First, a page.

Beyond the Truth – Anne Holt

Allen and Urwin – Corvus


Reviewer: Anne Buist


Shortly before Christmas, Hanne Wilhelmsen is called to investigate a mass killing. Four people are found shot dead at the luxury home of the wealthy Stahlberg family: shipping merchants and notorious for family disputes and lawsuits. Three of the dead are members of the family, and the fourth victim a seeming nobody. A bottle of champagne had been opened but not drank. What was the cause for celebration?

Review By Anne Buist

This is the seventh in the Hanne Wilhelmsen series—police procedurals set in Norway and written by the countries former minister of justice. I offered to review this because I have enjoyed the other four or five from the series I had read—and because I made the mistake of reading the eighth in the series first, and have ever since, been trying to find the book where things go pear shaped for the heroine to land her up in the circumstances she is in in 1222. I have finally succeeded! This is it.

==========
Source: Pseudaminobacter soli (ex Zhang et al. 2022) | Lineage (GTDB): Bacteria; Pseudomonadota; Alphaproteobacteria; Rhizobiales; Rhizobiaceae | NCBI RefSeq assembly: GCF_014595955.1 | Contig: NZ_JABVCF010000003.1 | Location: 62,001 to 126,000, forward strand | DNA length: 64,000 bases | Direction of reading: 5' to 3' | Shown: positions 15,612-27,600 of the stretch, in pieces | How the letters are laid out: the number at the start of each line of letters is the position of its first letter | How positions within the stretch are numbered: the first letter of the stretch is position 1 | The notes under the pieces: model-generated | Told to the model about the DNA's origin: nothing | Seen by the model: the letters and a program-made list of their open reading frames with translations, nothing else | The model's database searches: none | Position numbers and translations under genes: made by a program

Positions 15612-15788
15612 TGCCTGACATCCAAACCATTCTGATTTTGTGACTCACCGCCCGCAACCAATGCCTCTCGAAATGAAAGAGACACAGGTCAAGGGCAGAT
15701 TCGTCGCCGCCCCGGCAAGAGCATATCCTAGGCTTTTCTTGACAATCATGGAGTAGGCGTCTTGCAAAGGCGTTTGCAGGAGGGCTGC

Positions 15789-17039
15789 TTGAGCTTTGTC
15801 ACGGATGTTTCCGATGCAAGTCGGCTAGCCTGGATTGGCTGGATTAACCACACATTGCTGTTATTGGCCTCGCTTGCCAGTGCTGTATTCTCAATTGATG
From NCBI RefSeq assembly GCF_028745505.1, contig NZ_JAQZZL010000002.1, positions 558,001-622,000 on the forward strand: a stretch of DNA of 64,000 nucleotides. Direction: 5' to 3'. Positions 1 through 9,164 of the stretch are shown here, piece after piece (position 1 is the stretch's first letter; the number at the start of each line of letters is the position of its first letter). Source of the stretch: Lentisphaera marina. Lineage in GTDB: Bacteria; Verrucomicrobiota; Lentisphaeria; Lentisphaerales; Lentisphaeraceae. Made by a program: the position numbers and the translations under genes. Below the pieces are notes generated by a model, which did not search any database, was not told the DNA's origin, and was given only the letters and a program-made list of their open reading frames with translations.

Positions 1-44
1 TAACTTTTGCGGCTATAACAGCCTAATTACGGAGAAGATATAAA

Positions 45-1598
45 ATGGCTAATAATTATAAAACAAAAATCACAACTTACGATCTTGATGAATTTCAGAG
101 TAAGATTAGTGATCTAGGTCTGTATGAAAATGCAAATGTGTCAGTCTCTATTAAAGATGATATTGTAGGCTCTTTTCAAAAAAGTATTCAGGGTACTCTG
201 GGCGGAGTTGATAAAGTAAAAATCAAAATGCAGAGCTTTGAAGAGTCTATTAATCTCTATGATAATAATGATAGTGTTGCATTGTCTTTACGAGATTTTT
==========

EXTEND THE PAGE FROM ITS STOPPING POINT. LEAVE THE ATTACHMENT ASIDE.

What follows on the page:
The series is good solid Scandi Noir at its best, and though one of these or Jo Nesbo’s I read was set in the heat of a Scandinavian summer (well, the one week of it), this keeps true to form and we are freezing over Christmas, with plenty of ice and snow to let the chill of the plot really get to our core. Three member of a family and a visitor are brutally murdered, and as everyone wants to go off on holidays, there’s relief in some quarters that it looks like a straightforward family feud. We, of course, know better…

Investigating the family fills a lot of the pages, and family pathology being what it is (and Melbourne had its own society murders in 2003), there’s plenty to keep us interested. Even more so though, the development of Hanne’s character, her difficulties with her team and her back story—both in her family of origin and how she split from them as well as the new love of her life—keeps us engrossed. Like all good cop stories the heroine has issues—Hanne’s are long standing and pervasive. She is moody, resentful and does things her own way, yet Holt makes us root for her even as the train wreck looks inevitable—when it comes, its her own fault but never-the-less shocking and unexpected (even though, given 1222 I knew it had to be coming!).

There are twists, but mostly this is good dogged police work with great characters and location that takes you to a page turning climax (if you haven’t read 1222, buy this so you have it on hand—you’ll want to keep reading).

Though thrillers are my preference, Holt and Hanne have my vote for top police procedurals – 5 out of 5.